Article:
A Lesson in Love (1954, 96 mins)

Dreams (1955, 87 mins)

Brink of Life (1958, 84 mins)

All These Women (1964, 80 mins)


Bergman's Television Projects (September/October)

Scenes from a Marriage (1973, 284 mins)

Face to Face (1975, 114 mins)

The Blessed Ones (1986, made for TV)

In the Presence of a Clown (1998, made for TV)



Series organized by Senior Film Curator Susan Oxtoby and presented with support from The Barbro Osher Pro Suecia Foundation and Norway House Foundation.


Thanks to Monica Enqvist and Linda Zachrison, House of Sweden, Washington, DC; Jan Holmberg, The Ingmar Bergman Foundation; Jon Wengström and Kajsa Hedström, Svenska Institutet; Brian Belovarac, Emily Woodburne, and Ben Crossley-Marra, Janus Films; Benita Kline, Norway House Foundation, San Francisco; and Professor Linda H. Rugg, Department of Scandinavian, UC Berkeley.


We are indebted to Barbro Osher, Consul General of Sweden San Francisco, for her assistance with this retrospective and thank our programming partner Richard Peterson at the Christopher B. Smith Rafael Film Center, where Liv Ullmann will present her films on February 2 and 4. 

About Liv Ullmann

As an actress, Liv Ullmann made her Norwegian stage debut as Anne in The Diary of Anne Frank, and has since played many of the great classical women’s roles in Oslo, Broadway, Australia, and London’s West End theaters. Following several Norwegian film appearances, she became the first non-Swedish actress to work with director Ingmar Bergman, and earned international acclaim for her performances in films directed by Bergman and Jan Troll. She has received many international awards, including the Golden Globe with four wins, three National Society of Film Critics’ Awards, three New York Film Critics’ Circle Awards, and two Academy Award nominations for Best Actress. As a theater director, she has staged numerous productions in her native Norway and abroad.


Ullmann is the author of two best-selling books. Her first book, Changing (1976), was a Book-of-the-Month selection; and Choices (1984) received France’s Officer of Arts and Letters Award. As a film director and writer, Ullmann released her first movie, Sofie (1993), worldwide. Two years later, her adaptation of Selma Lagerlöf's Nobel Prize-winning saga, Kristin Lavransdatter, became the most successful Norwegian film in more than twenty years. She then directed Ingmar Bergman’s screenplays for Private Confessions and Faithless (2000), which received international acclaim.


About The Ingmar Bergman Foundation

The Ingmar Bergman Foundation was created by the initiative of Ingmar Bergman himself in 2002. The mission of the foundation is to administrate the Ingmar Bergman Archive and to spread information about Ingmar Bergman and works. The Foundation is furthermore engaged in promoting interest in, and knowledge about Swedish film and culture. The Ingmar Bergman Archive is one of the world’s largest personal archives for an individual filmmaker, and was included in UNESCO’s World Heritage List in 2007. Additionally, the Foundation owns the performing rights to Bergman’s scripts.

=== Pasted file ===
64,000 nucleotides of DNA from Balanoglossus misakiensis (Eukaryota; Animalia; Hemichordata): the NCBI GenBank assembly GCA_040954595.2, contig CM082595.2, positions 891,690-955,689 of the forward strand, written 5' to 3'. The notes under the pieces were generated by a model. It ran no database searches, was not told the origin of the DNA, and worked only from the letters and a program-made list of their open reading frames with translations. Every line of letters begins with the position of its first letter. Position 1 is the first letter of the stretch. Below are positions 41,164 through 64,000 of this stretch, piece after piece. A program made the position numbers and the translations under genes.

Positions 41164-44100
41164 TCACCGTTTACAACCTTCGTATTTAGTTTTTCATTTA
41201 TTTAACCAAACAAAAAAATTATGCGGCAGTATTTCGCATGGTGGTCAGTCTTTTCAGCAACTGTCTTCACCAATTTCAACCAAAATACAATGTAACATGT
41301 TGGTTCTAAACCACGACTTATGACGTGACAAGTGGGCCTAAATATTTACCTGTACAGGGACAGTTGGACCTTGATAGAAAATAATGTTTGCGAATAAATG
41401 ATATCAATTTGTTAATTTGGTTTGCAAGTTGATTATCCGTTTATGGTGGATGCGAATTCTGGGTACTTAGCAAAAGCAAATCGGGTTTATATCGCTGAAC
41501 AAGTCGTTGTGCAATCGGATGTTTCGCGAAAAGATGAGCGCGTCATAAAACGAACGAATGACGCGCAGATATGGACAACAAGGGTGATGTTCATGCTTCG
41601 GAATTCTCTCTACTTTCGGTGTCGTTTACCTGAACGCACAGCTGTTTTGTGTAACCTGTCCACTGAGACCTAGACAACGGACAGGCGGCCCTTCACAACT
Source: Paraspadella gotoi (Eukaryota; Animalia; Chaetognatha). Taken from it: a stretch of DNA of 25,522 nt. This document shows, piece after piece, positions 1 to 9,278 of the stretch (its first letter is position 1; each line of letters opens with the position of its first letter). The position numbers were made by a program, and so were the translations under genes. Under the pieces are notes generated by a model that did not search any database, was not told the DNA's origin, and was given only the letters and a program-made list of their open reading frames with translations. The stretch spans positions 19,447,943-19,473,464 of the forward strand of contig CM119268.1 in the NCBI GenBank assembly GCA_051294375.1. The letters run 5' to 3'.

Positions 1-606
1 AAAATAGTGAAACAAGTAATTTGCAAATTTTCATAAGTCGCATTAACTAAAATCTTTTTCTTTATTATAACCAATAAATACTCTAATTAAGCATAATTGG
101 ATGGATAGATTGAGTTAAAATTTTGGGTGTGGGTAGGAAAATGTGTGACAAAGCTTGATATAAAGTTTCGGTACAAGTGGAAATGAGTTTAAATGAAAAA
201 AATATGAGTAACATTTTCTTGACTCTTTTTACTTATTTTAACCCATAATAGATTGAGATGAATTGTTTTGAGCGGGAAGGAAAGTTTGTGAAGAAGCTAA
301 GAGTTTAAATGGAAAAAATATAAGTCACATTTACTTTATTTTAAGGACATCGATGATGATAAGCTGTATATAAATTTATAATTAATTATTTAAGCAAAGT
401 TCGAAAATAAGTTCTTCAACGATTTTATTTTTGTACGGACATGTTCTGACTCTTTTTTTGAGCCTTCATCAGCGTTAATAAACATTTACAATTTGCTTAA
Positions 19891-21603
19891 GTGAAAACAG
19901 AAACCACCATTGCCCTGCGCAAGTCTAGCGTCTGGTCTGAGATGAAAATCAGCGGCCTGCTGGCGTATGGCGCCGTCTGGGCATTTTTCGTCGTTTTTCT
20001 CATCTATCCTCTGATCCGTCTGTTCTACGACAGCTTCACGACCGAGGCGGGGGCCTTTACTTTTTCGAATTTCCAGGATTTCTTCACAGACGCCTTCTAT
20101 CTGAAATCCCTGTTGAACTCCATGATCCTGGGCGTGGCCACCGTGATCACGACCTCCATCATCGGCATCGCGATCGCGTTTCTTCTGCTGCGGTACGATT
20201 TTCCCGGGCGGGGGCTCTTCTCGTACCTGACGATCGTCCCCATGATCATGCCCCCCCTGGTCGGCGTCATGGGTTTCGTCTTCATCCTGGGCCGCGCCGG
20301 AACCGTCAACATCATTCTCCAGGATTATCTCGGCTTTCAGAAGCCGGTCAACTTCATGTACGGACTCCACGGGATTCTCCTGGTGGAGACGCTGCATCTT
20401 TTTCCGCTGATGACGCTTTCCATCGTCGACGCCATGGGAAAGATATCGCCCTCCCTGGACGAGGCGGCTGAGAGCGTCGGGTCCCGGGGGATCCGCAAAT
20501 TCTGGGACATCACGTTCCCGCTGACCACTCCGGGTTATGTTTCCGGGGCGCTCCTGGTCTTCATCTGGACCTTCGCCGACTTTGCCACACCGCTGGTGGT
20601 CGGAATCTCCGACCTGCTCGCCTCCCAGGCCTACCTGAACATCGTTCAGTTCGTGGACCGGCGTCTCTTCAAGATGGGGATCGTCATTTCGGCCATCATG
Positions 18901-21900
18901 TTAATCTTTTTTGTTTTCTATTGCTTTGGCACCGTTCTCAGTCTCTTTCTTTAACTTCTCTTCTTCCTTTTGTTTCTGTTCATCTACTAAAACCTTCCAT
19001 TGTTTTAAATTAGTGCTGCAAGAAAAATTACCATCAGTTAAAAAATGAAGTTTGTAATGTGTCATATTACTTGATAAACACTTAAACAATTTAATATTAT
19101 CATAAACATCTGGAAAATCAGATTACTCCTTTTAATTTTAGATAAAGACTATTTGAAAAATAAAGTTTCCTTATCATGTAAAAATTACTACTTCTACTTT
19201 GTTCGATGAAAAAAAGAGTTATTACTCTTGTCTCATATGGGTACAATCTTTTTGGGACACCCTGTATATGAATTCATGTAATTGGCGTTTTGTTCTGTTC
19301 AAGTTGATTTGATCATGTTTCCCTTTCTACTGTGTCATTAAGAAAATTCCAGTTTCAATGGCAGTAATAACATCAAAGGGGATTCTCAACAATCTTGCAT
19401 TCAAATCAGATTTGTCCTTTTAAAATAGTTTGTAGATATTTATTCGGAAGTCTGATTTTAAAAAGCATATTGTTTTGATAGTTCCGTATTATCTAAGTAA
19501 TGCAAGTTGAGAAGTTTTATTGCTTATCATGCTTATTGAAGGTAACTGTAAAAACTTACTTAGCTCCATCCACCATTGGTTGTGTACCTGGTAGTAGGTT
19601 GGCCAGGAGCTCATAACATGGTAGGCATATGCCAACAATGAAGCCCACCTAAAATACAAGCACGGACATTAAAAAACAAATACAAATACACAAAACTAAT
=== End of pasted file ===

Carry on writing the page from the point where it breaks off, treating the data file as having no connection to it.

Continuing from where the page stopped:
An internationally recognized arts institution with deep roots in the Bay Area, the University of California, Berkeley Art Museum and Pacific Film Archive (BAMPFA) is a forum for cultural experiences that transform individuals and advance the local, national, and global discourse on art and film. BAMPFA is UC Berkeley’s premier visual arts venue, presenting more than 450 film screenings, scores of public programs, and up to twenty exhibitions annually. With its vibrant and eclectic programming, BAMPFA inspires the imagination and ignites critical dialogue through art, film, and other forms of creative expression. 


The institution’s collection of more than 19,000 works of art dates from 3000 BCE to the present day and includes important holdings of Neolithic Chinese ceramics, Ming and Qing Dynasty Chinese painting, Old Master works on paper, Italian Baroque painting, early American painting, Abstract Expressionist painting, contemporary photography, and Conceptual art. BAMPFA’s collection also includes more than 17,500 films and videos, including the largest collection of Japanese cinema outside of Japan, impressive holdings of Soviet cinema, West Coast avant-garde film, and seminal video art, as well as hundreds of thousands of articles, reviews, posters, and other ephemera related to the history of film.


Posted by afox on January 10, 2018